Blue Hydrogen’ Is Japan’s Answer to Coal After Shutting Nuclear Power Plants

Blue Hydrogen Is Formed by Capturing the Emitted Greenhouse Gases Under the Ground for Some Time

A giant construction site located near Tokyo Bay has become a source of blockage for the viewers who come to admire the beauty of the location. A large power station is being constructed that is powered by 1.3-gigawatt coal. This single plant alone has the capacity to emit carbon dioxide of more than seven million tons per year. Some of the general populations of the country are still wondering regarding the reason Japan has to burn coal to produce electricity despite having the ability to build and utilize nuclear power plants, as they are a much cleaner alternative for the climate situation.

Due to recent decline changes in the climatic condition of the planet, it is being questioned by the residents of Japan for the reason of ongoing consumption of coal during the time when there is a great concern about the impact of coal emission on the Earth’s climate.

The answer for the usage of coal lies in the incident of the Fukushima nuclear disaster that occurred in the year 2011.

Hydrogen or ammonia power plants

Back about a decade ago, in 2010, around one-third of the total electricity of Japan used to come from nuclear power plants that were located across the country, and the government had made plans for the construction of several more. But then, later in 2011, the disaster of Fukushima nuclear power plant occurred, which led to the shutdown of all of the nuclear power plants throughout Japan. Then ten years later, a major part of the nuclear power plants is still closed, and the government is facing a lot of resistance to restart all of them.

To take their place for the generation of electricity to provide to the country, gas-fired power stations have been set up by Japan, which had to do a lot of overtime in comparison with the nuclear power plants, to be able to provide an adequate amount of power. But, as it has recently been found out by Great Britain, the reserve of natural gas is awfully expensive.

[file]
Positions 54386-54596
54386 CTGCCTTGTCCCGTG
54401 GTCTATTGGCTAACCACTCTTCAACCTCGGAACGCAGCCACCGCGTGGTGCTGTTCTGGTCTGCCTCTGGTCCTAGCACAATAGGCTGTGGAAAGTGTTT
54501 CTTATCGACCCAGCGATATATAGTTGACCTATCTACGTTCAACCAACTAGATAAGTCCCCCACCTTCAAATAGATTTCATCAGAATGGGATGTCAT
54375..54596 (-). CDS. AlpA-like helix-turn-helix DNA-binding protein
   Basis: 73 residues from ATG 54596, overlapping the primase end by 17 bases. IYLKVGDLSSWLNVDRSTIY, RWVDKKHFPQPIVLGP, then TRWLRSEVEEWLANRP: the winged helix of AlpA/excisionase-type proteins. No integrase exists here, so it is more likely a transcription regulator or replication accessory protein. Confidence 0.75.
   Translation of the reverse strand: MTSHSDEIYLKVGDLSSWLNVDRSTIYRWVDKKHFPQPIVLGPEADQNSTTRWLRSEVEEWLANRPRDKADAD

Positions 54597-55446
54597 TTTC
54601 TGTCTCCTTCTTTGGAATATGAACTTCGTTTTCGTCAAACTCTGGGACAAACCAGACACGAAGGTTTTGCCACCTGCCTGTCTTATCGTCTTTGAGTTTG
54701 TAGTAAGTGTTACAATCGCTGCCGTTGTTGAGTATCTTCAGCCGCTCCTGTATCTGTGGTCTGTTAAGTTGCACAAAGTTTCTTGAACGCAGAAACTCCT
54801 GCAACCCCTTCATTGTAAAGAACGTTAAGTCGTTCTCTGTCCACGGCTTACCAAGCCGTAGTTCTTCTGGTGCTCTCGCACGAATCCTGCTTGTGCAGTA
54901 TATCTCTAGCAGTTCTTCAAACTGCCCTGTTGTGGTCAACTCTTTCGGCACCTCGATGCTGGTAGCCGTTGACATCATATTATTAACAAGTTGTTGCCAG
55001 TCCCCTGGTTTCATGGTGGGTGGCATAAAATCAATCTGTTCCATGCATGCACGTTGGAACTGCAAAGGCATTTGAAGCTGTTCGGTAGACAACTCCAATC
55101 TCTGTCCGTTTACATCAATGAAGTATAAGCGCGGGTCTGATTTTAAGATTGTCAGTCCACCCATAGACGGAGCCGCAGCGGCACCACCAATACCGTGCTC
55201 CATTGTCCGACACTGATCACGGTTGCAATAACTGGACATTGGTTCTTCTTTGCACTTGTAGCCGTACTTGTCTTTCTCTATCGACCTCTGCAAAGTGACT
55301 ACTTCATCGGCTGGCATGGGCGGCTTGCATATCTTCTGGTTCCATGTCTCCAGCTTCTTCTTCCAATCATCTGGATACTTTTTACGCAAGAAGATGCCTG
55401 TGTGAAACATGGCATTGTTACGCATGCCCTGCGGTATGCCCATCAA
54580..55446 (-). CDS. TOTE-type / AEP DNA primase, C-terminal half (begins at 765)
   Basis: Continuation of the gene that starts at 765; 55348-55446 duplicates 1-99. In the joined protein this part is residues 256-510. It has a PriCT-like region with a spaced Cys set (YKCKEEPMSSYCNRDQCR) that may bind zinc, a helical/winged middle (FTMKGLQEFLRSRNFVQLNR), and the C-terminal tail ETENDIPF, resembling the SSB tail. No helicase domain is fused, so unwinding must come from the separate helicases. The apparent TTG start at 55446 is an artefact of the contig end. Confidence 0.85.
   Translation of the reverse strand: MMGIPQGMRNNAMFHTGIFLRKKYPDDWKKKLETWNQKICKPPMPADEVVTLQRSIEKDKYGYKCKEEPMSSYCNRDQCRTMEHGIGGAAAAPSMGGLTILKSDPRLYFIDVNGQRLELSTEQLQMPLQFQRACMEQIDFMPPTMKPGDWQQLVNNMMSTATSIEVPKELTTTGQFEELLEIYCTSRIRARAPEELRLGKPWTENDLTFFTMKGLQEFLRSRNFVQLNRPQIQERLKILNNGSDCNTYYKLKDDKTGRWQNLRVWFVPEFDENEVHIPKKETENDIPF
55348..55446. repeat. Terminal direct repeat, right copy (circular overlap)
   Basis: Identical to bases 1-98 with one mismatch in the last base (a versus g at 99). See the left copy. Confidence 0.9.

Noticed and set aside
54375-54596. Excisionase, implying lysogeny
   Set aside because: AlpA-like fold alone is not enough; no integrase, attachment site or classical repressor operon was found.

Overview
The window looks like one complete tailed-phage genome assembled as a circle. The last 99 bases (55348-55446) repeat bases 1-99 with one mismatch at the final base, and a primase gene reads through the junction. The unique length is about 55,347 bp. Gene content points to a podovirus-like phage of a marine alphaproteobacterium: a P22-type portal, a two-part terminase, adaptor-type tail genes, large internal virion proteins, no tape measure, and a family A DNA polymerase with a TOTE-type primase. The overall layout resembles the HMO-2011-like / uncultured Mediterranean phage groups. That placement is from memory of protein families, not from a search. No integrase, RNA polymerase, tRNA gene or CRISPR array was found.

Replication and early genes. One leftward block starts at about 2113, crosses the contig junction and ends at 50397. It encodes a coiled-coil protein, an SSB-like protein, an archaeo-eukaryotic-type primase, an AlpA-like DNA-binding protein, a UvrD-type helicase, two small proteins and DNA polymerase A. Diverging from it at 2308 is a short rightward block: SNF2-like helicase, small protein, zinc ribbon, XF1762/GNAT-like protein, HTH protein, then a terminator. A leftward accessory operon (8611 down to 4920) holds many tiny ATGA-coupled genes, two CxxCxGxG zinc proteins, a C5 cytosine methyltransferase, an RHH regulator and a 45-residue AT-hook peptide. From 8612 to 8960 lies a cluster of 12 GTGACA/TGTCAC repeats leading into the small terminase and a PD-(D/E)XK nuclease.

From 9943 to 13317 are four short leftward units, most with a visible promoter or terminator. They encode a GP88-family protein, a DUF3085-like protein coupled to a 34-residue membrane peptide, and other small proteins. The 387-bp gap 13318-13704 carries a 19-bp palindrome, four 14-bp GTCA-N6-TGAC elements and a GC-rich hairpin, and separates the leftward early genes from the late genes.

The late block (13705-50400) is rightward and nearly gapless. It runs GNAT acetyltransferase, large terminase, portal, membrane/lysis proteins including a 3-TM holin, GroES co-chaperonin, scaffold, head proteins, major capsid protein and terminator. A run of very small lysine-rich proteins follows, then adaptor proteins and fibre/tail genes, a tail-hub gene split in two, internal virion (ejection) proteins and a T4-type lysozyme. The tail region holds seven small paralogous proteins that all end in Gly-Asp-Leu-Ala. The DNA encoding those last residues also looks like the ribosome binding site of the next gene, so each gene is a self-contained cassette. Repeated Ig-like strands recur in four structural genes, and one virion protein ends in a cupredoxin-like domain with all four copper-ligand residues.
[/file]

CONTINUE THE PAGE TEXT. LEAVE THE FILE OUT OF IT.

So, it has been decided by the government of Japan for the construction of 22 new power stations that could work on coal, to run of low-quality coal product that had to be imported from overseas Australia. For economic reasons, this makes reasonable sense, although it is not good for the environment. The country of Japan has now come under intense pressure regarding the stoppage of the utilization of coal and to start using nuclear power plants to meet the electricity requirement of the country.

Instead of shutting down the old coal plants and switching towards renewable technology, the answer of Japan is to switch towards the burning of ammonia or hydrogen.

According to Prof Tomas Kaberger, who is a working expert on the energy policy in Sweden at Chalmers University, the large amount of investment that has been made by the companies of electric power in the power plants fired by coal would suddenly become useless without having a value in their own balance sheet, which would then create difficulties in a financial sector for the electric power firms along with pension funds and banks, which would become a challenging condition for Japan.

The power plants would have the capacity to be easily converted into the burning of ammonia or hydrogen to produce power, as neither of them emits carbon dioxide and seems like a viable alternative to nuclear power plants.

But the government of Japan has much bigger ambitious thoughts than this. They want the country to become the world’s first nation with a hydrogen economy. This is where the car-making firm Toyota has a role to play.

Zero-emission electric cars

The automobile firm Toyota is soon to launch a new car called Mirai (which translates as future in Japanese) and would be the first-ever electric car with zero-emission. Unlike the currently available electric cars in the world, the Mirai would not house a huge battery under the hood. But instead, it would contain fuel cells in the front and hydrogen tanks that would be present under the back seats of the car. The hydrogen would be passed through the front located fuel cells, where then it would be converted into electric power, which then allows running of electric motors.

This technology is like the one used to power up the Apollo spacecraft for the space missions to the surface of the Moon.

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